EU Leaders Seal Brexit Deal in Landmark Decision

November 25, 2018 Updated: November 25, 2018

European Union leaders gave the nod to a Brexit deal at a summit in Brussels on Nov. 25, in a landmark decision that brings Britain’s formal exit from the bloc a crucial step closer.

President of the European Council Donald Tusk announced in a tweet that a deal had been hammered out.

The agreement comes after over 18 months of grueling negotiations that began when the UK triggered the Article 50 withdrawal process in a 2016 referendum vote that the “Leave” side won by a margin of 51.89 percent to  48.11 percent.

European Union chief executive Jean-Claude Juncker called Nov. 25’s endorsement of Brexit “a sad day,” saying that Britain’s departure was a “tragedy” and tough on both sides.

Leaders of 27 EU member states took less than an hour to rubber-stamp the 600-page treaty for Britain’s withdrawal and the 26-page declaration outlining future trade relations between the UK and the bloc.

The main text of the political declaration (pdf) said the EU and Britain “agree to develop an ambitious, wide-ranging, and balanced economic partnership.

“This partnership will be comprehensive, encompassing a free trade area as well as wider sectoral cooperation … will be underpinned by provisions ensuring a level playing field.”

British Prime Minister Theresa May now must persuade UK lawmakers to approve the deal. Many British members of Parliament have been vocal about their opposition.

“This is the deal,” Juncker told reporters on his way into the meeting, and expressed hope that May would manage to convince British lawmakers to sign off.

“I believe that the British government will succeed in securing the backing of the British Parliament,” Juncker said, and added that the EU would not be prepared to offer any further major concessions. “I would vote in favor of this deal because this is the best deal possible for Britain,” he added.

Gibraltar Anxiety

On Saturday, Tusk signaled that the deal would most likely be approved after Spain withdrew last-minute concerns over Gibraltar.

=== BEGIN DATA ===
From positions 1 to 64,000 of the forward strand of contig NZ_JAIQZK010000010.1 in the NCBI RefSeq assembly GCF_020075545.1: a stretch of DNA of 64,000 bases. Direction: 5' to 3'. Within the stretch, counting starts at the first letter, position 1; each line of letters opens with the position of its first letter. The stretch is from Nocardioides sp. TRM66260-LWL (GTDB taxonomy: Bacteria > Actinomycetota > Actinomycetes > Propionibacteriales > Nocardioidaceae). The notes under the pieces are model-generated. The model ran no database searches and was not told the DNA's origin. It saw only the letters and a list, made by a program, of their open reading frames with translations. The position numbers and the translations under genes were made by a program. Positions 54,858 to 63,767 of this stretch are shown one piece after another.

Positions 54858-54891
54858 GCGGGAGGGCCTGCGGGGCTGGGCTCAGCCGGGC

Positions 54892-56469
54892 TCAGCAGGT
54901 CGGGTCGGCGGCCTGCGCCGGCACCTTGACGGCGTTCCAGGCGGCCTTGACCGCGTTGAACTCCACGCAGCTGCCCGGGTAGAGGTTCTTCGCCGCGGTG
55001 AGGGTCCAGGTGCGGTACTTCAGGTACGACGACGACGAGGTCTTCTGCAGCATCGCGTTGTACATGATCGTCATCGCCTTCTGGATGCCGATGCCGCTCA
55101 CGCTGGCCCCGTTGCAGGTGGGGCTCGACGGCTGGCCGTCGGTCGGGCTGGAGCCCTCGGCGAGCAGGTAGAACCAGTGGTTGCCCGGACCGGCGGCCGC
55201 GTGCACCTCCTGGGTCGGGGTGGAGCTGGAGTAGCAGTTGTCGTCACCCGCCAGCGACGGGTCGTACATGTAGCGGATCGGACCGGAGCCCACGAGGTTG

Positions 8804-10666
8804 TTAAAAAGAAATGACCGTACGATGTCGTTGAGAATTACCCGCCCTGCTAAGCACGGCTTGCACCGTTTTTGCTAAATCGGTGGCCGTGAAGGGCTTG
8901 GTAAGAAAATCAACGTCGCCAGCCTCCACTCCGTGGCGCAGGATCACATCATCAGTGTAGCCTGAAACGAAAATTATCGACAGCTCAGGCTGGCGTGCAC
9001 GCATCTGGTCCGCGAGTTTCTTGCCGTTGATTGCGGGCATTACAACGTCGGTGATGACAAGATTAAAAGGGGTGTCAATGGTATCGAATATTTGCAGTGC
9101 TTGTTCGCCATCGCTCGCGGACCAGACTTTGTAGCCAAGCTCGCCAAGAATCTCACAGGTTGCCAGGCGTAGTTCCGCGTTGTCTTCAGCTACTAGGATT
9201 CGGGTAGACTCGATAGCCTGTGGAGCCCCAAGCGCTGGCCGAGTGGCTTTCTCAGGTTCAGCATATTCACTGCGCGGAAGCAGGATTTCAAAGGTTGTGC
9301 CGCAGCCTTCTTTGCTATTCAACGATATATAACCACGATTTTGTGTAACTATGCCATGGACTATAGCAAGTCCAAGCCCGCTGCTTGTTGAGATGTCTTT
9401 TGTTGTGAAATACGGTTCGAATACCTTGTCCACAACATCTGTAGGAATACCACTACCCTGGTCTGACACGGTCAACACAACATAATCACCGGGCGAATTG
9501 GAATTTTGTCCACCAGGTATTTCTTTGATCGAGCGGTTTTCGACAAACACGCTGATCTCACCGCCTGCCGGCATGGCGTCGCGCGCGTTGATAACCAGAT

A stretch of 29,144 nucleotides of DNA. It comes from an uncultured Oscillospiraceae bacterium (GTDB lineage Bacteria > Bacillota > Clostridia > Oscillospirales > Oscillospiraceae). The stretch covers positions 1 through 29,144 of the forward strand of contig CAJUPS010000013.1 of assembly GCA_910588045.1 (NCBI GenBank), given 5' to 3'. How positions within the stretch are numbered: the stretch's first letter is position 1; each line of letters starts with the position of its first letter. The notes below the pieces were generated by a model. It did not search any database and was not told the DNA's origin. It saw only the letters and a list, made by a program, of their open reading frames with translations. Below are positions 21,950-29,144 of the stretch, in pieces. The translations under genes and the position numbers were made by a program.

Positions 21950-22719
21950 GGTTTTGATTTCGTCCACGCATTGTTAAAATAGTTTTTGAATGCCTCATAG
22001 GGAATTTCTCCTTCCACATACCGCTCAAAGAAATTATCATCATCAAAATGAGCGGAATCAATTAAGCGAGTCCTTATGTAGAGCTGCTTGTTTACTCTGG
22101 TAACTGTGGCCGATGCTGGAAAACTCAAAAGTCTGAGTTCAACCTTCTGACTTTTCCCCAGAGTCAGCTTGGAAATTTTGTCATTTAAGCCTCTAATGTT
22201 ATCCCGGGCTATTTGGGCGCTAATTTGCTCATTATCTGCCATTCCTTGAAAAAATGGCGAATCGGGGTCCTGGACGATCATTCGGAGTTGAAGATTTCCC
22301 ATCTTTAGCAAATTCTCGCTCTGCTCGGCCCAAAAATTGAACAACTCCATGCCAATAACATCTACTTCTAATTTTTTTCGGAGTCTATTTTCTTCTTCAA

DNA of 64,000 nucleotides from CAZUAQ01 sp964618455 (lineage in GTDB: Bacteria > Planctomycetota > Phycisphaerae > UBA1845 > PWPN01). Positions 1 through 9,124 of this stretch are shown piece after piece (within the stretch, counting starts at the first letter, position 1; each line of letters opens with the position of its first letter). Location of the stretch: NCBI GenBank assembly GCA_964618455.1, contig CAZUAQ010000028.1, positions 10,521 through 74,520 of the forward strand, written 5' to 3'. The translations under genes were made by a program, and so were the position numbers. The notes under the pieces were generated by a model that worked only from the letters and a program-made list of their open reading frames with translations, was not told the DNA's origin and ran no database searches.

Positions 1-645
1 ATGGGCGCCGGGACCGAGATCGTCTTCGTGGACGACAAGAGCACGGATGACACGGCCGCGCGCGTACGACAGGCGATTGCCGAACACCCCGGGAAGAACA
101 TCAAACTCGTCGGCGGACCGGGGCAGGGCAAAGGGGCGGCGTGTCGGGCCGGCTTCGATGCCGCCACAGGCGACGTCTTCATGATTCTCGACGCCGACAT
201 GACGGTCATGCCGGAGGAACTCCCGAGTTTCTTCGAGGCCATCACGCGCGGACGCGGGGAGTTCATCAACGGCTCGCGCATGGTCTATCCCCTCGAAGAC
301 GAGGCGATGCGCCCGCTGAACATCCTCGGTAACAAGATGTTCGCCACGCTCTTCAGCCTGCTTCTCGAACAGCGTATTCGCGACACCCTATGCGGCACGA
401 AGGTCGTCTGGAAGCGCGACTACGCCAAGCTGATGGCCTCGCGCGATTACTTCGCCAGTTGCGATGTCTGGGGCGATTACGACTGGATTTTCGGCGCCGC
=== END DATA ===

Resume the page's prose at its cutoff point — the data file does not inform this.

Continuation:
Spanish Prime Minister Pedro Sánchez threatened to boycott Sunday’s meeting if he did not get amendments to the deal to ensure Madrid gets a say in Gibraltar’s future ties with the EU.

After officials wrangled through the night, he announced on Saturday afternoon that he had such written pledges. Brussels officials said those essentially confirmed what most EU leaders had already understood—that Spain must have a binding say over how any future EU-UK trade pact might affect Gibraltar.

“Now it is time for everybody to take responsibility—everybody,” said Michel Barnier, the chief negotiator on the EU side, responsible for grinding out the withdrawal treaty over the past 18 months.

Still Friends

Barnier called the package a basis for close future ties, insisting, “We will remain allies, partners, and friends.”

Dutch Prime Minister Mark Rutte, whose country is one of Britain’s closest trading partners, praised May’s handling of the difficult negotiations and said he was confident that she could see the deal through Parliament in the coming weeks.

But he also had a warning for those in May’s Conservative party as well as the Labour opposition who argue that a better deal can still be done before Britain leaves in four months if lawmakers deny her minority government support on Brexit.

“This is the maximum we can all do,” Rutte said, shaking his head when asked if the EU might make more concessions.

Saying the EU “hates” Brexit, Rutte said, “Nobody’s winning—we are all losing.” But, he said, the deal was an acceptable compromise for all that gave May a chance to clinch a solution.

Anticipating a challenging road for May to secure parliamentary approval, Tusk tweeted, “But regardless of how it will end, one thing is certain: we will remain friends until the end of days, and one day longer.”

‘Get on With Brexit’

In a “letter to the nation” released Sunday, May said she would be “campaigning with my heart and soul to win that vote and to deliver this Brexit deal, for the good of our United Kingdom and all of our people.”

“It will be a deal that is in our national interest—one that works for our whole country and all of our people, whether you voted ‘Leave’ or ‘Remain,'” she said.

The EU has repeatedly emphasized that the “four freedoms”—movement of people, goods, services, and capital—are indivisible foundation stones of the bloc. May sought a way to divide these in her Brexit plan, allowing free movement of goods, but restricting the free movement of people.

May reiterated that promise in Sunday’s statement, saying, “We will take back control of our borders, by putting an end to the free movement of people once and for all.

“Instead of an immigration system based on where a person comes from, we will build one based on the skills and talents a person has to offer.”

The prime minister said the agreement would allow trade to flow with minimal disruption.

“A free trade area will allow goods to flow easily across our borders, protecting the many skilled jobs right across the country that rely on integrated supply-chains,” she said.

She said Britain’s departure from the EU “must mark the point when we put aside the labels of ‘Leave’ and ‘Remain’ for good and we come together again as one people.”

“To do that we need to get on with Brexit now by getting behind this deal,” she added.

British lawmakers are expected to vote on the deal in early December.

The UK is scheduled to leave the EU on March 29, 2019.

Reuters contributed to this report.

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